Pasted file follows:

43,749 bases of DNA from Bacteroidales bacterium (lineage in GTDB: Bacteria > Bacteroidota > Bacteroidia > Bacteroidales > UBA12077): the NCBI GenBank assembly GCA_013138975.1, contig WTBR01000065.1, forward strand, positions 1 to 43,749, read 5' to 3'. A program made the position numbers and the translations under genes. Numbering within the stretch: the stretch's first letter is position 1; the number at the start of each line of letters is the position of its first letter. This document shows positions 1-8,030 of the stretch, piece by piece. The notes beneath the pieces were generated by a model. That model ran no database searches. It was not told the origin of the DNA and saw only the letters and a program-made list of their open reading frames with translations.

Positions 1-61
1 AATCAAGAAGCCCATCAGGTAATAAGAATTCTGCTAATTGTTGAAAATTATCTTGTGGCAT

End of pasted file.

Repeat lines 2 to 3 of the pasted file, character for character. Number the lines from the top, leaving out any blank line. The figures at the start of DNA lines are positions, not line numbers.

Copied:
Positions 1-61
1 AATCAAGAAGCCCATCAGGTAATAAGAATTCTGCTAATTGTTGAAAATTATCTTGTGGCAT